There are several restaurants also located within the hotel, where Lana and I enjoyed some great meals, including their famous Surf/Turf/Sushi buffet on Saturday evenings. Equally enticing for me was the fantastic breakfast buffet, which, while pricey, is loaded with a lot of premium options that makes for a very special breakfast experience. There is a convenient lower level café where skiers can pop in and grab a quick bite before heading back out on the slope.
I’m not much of a downhill skier. When I first became engaged to Lana and came up to Canada to meet her family over a Christmas holiday, some of her family decided to take me skiing. I grew up in Arizona (Scottsdale/Phoenix area), and snow was something we very occasionally drove to see (and would then leave). I had never skied in my life, ice skated, or pretty much done anything winter related. Suffice it to say that my ski experience that day was not the highlight of my trip that Christmas. I mostly fell, had a hard time getting back up, and then fell some more. I finally made a bit of progress on the “bunny hill”, so my future brother-in-law decided to upgrade me to a more difficult slope. I fell some more, only this time harder, longer, and farther. I was very relieved to hit the chalet after that run and didn’t volunteer to go back out.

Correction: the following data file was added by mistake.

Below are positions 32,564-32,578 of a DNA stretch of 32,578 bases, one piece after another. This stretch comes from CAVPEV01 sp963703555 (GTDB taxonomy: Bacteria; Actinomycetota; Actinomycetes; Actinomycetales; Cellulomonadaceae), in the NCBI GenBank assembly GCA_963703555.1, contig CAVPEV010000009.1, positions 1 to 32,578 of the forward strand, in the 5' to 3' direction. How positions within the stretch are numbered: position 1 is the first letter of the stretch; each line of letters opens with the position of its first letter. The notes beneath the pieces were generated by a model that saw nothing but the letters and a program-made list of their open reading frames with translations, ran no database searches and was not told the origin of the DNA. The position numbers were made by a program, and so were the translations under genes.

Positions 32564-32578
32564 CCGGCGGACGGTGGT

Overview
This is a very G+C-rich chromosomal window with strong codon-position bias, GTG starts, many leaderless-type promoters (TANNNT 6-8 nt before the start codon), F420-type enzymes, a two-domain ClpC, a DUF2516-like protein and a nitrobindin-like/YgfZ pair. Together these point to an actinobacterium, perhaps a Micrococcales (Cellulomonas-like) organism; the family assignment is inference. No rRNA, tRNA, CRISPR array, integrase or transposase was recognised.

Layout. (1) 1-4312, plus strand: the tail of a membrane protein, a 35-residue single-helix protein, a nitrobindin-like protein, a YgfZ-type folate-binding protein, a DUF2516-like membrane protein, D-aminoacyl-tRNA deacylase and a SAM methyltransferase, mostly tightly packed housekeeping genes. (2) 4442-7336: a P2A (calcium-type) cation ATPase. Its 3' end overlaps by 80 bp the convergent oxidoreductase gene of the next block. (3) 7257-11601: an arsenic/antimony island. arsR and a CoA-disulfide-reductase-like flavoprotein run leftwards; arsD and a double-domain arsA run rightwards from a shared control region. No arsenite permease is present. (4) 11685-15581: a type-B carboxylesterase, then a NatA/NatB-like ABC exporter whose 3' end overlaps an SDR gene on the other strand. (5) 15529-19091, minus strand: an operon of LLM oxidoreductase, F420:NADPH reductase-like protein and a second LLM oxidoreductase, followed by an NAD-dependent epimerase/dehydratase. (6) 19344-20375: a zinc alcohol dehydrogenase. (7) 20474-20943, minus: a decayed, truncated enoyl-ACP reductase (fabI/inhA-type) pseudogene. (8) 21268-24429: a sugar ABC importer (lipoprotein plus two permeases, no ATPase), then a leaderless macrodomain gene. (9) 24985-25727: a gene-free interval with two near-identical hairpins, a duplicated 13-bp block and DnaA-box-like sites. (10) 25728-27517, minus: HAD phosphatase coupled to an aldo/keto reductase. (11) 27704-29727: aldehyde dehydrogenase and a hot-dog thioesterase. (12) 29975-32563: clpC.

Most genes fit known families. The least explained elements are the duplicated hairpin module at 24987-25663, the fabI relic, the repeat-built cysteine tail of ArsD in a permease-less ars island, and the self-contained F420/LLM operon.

But I picked up cross country skiing about 15 years ago and do that fairly often. It’s great exercise and a fantastic way to enjoy winter (which will never be my favorite season!). There are a lot of fantastic cross country ski trails around the Tremblant area (both classic and skate-style), but we did something different this time. We visited the Domaine Saint-Bernard, a beautiful section of nature preserve about a 15 minute drive from the Fairmont. The trails we had previously ridden follow the cycling trails (mild months), and include some places where they by necessity cross roads, but the Domaine Saint-Bernard has over 80 kilometres of well groomed trails through beautiful natural settings. There are trails for most all skill levels there, along with rentals and even the opportunity for some lessons.